Monday, February 29, 2016

Darkest Dungeon and Reinforcing Theme Through Aesthetics

One thing I really love about Darkest Dungeon is how aesthetically consistent it is. The symbol displayed in the launch announcement to the left is a reoccurring visual motif throughout the game. Of course, since it seems to be the mark or sigil of the eldritch evil affecting the setting, you'd expect it to be prevalent in the game, but is also shows up in a variety of more subtle ways in addition to the cultists' decorations:

Keep an eye out for that symbol in background elements, doors, weapons, clothing elements, wheels, enemy powers, various detritus, etc. Some examples:

The prevalence of that symbol, or at least of allusions to the symbol, do more than just add aesthetic consistency to the game. In a subtle way, it illustrates one of the themes of the game: the eldritch evil that the symbol represents is pervasive and has invaded the very fabric of the setting's reality.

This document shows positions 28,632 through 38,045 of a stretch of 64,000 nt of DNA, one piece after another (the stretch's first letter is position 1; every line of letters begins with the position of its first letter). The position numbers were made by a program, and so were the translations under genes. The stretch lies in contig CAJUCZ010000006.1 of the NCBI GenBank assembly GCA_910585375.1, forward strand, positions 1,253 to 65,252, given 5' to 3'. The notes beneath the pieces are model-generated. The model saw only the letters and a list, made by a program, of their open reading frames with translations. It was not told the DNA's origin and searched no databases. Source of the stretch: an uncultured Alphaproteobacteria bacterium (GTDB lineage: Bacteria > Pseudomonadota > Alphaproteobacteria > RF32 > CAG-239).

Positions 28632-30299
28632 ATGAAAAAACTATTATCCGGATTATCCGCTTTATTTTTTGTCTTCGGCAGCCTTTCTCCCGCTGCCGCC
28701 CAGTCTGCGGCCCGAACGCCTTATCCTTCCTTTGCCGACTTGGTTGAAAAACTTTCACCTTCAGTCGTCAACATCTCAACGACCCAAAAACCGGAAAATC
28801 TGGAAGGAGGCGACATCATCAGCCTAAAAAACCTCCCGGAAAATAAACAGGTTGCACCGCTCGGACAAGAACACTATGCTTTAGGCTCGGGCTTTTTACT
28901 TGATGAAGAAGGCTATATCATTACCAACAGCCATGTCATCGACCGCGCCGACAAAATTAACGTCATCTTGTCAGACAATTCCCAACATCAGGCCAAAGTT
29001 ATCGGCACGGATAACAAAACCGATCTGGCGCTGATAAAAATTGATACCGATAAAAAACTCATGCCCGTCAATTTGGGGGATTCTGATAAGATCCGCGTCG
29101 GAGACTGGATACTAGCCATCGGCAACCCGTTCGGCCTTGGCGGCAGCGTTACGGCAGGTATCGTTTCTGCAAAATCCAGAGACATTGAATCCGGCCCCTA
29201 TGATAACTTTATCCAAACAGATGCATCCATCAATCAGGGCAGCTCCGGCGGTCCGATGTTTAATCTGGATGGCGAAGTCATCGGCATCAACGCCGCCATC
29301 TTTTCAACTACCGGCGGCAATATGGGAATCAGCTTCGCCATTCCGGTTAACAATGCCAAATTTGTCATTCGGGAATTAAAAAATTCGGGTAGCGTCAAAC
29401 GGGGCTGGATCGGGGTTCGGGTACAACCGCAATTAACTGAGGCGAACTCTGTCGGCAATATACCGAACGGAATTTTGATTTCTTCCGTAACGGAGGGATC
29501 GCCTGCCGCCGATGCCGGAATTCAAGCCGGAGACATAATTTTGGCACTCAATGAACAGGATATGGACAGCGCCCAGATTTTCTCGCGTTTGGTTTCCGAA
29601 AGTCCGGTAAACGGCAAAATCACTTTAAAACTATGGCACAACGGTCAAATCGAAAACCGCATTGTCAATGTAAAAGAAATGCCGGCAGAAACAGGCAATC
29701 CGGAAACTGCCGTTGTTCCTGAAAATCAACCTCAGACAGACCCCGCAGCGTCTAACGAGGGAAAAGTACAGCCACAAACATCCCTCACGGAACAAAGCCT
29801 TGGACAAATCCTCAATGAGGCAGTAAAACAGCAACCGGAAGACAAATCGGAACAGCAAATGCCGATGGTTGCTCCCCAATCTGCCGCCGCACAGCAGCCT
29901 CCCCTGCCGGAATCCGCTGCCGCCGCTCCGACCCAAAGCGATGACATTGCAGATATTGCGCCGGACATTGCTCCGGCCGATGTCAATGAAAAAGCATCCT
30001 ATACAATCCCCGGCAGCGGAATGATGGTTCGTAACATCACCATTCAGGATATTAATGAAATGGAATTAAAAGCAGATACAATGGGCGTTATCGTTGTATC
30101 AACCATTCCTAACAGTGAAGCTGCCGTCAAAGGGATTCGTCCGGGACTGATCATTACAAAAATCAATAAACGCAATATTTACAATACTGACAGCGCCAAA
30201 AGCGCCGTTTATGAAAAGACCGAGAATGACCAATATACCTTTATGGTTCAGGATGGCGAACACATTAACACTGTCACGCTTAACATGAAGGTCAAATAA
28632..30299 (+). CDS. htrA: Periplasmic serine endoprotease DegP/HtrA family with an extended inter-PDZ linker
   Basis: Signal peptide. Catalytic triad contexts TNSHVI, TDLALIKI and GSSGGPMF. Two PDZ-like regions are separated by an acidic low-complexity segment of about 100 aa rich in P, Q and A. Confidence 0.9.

That's a technique worth stealing for role-playing games, by the way: if you want to reinforce an idea or theme in your game, insert it in a wide variety of forms; make it reoccur so that it can't be ignored; put it in the background and let the players pick up on it as the game moves forward.